The current NMU bridge over the A11 is not fit for purpose nor well-located, for instance for people wanting to cycle between Sawston and Granta Park. The A505 cycle path is also not fit for purpose, running too close to a 70mph carriageway and ending at the start of the narrow, 60mph slip road to Granta Park (see Figure 1).
Irrespective of any infrastructure built for buses, a network of cycleways needs to be designed to provide convenient and safe routes connecting all the villages and employment sites between the M11 and A1307 (see Figure 2). That should include a new NMU crossing of the A11 (and, depending on location, A505) that is wide enough to accommodate cycles, horses and pedestrians safely.
The benefit to cost ratio for these projects is likely to be very much higher than the CSET busway, at a fraction of the monetary and environmental cost, and deliverable much more quickly. Furthermore, benefits accrue as each link is completed, whereas the benefits of the busway would be realised only on completion of the whole scheme.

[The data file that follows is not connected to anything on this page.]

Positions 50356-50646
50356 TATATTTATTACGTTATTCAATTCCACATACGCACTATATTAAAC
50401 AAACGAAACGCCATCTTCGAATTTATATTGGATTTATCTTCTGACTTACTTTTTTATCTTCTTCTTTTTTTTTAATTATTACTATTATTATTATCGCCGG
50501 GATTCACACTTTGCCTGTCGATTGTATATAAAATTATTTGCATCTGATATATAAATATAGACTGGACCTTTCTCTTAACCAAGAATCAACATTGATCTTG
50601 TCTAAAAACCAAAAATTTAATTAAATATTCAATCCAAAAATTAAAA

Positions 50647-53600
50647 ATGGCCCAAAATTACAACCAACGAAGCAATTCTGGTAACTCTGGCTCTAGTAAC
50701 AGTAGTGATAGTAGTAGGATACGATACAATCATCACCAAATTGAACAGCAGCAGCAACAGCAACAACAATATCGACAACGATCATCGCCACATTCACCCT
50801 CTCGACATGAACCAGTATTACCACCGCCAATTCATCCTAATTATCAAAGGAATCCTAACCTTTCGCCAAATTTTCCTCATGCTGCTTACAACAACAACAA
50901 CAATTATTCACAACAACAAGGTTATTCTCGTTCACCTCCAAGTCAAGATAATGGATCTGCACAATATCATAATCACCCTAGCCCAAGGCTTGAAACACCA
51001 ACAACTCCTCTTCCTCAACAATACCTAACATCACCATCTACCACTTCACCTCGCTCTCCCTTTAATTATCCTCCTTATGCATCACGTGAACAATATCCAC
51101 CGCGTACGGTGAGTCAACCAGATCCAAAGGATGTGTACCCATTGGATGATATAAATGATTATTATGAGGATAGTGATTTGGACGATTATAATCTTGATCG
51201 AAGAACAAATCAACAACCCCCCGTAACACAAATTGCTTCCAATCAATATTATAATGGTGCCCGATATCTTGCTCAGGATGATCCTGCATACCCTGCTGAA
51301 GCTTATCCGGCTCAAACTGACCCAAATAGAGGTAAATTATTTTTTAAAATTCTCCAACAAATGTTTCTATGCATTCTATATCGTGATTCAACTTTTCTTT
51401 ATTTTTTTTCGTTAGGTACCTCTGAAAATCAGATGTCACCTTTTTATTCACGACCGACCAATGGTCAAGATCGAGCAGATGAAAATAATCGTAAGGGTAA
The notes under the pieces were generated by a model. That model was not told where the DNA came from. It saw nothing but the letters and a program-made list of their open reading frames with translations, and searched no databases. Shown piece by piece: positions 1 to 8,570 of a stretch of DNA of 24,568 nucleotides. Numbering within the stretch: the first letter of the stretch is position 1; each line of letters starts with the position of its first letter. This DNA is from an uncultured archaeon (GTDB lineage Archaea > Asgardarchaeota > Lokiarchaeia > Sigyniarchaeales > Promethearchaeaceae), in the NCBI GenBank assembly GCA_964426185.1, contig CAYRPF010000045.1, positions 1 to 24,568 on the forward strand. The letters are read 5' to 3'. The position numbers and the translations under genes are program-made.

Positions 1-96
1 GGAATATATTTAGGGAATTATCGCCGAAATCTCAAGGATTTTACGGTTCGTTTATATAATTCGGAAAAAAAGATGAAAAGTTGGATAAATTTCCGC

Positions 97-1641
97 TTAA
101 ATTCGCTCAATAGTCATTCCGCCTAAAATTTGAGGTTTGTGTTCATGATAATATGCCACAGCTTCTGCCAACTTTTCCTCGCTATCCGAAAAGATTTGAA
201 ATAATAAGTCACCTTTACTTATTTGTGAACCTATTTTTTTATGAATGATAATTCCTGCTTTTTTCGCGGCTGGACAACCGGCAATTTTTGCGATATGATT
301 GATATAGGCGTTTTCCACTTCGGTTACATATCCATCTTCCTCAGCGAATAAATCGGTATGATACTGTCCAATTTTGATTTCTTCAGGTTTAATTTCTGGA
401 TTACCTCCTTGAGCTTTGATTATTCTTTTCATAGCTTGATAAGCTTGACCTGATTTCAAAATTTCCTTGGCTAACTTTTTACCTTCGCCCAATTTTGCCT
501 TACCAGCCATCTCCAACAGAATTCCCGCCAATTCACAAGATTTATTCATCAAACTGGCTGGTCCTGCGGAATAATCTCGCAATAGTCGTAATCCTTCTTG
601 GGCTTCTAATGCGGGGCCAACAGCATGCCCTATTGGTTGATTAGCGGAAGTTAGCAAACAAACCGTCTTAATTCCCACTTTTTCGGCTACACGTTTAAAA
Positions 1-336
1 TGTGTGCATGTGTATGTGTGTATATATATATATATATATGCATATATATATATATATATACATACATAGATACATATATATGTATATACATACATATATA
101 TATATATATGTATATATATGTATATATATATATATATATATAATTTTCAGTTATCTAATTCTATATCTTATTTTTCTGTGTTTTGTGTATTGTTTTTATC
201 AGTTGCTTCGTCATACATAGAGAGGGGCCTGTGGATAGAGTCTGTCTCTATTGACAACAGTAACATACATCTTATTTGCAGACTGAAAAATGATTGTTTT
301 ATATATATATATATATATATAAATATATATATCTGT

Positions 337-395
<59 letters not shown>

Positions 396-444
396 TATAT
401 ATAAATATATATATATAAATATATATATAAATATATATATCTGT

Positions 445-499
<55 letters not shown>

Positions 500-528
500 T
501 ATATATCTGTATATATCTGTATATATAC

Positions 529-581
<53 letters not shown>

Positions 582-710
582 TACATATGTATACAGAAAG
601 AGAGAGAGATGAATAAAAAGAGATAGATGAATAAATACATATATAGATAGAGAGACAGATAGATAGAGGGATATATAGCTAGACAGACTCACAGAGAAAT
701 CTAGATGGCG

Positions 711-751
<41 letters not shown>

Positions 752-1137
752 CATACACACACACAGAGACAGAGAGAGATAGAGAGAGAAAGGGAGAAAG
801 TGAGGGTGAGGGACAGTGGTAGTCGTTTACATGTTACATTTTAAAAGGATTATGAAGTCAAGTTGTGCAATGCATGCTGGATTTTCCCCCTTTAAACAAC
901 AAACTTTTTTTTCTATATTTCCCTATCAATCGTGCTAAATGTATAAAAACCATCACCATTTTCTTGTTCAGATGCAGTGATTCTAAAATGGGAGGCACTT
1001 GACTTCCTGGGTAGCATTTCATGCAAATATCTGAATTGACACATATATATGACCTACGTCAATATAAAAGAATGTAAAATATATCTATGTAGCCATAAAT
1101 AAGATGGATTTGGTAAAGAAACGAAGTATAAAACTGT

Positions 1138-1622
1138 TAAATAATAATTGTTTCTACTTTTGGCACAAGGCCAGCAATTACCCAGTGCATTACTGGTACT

Irrespective of whether a future public transport route is created alongside the railway line between Great Shelford and Stapleford, we want to see the route opened up as soon as possible for non-motorised users. This can provide a safer and more direct connection between Sawston and the DNA path from Great Shelford to the Biomedical Campus.
We understand that public access to Granta Park from Great Abington has been stopped. This seems extraordinarily short-sighted, and we would urge the park owners, BioMed Realty and TWI, to come forward with a plan for a public cycle route through the estate between the main road entrance and Great Abington. Babraham Research Park and Wellcome Genome Campus’s future plans offer precedents.